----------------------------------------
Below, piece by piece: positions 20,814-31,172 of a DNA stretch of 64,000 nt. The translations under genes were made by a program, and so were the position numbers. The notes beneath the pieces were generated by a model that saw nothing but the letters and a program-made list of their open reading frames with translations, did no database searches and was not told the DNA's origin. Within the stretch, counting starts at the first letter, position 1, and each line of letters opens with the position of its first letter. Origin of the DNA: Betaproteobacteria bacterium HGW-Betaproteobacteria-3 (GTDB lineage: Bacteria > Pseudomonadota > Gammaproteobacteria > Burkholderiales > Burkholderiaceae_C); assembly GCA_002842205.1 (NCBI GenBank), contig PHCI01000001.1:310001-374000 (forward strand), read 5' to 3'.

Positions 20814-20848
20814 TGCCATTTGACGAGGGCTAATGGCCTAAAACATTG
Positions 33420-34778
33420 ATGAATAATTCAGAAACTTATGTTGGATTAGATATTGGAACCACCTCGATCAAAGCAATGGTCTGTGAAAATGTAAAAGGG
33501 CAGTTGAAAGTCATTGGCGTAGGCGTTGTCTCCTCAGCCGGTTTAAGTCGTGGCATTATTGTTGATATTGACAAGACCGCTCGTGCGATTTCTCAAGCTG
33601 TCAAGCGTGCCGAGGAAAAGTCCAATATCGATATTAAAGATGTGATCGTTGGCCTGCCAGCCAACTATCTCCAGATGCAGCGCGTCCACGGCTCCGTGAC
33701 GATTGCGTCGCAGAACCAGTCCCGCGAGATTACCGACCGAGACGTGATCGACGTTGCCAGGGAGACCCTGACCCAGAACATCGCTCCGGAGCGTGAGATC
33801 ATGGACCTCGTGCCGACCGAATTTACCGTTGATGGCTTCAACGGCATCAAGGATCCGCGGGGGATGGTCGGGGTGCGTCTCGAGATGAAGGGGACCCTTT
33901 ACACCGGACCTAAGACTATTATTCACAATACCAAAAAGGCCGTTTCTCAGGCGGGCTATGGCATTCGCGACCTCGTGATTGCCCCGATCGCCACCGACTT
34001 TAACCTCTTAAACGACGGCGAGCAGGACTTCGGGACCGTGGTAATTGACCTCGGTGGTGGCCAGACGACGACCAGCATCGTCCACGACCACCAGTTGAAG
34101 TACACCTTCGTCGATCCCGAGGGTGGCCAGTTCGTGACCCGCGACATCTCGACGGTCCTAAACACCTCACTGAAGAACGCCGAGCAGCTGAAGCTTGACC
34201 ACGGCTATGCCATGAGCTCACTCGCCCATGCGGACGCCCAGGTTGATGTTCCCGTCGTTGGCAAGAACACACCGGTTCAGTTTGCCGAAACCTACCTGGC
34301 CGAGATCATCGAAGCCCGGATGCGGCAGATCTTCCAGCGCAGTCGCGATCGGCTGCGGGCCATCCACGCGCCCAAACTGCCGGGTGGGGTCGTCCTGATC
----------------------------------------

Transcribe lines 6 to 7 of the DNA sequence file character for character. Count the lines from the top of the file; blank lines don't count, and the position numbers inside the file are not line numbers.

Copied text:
33501 CAGTTGAAAGTCATTGGCGTAGGCGTTGTCTCCTCAGCCGGTTTAAGTCGTGGCATTATTGTTGATATTGACAAGACCGCTCGTGCGATTTCTCAAGCTG
33601 TCAAGCGTGCCGAGGAAAAGTCCAATATCGATATTAAAGATGTGATCGTTGGCCTGCCAGCCAACTATCTCCAGATGCAGCGCGTCCACGGCTCCGTGAC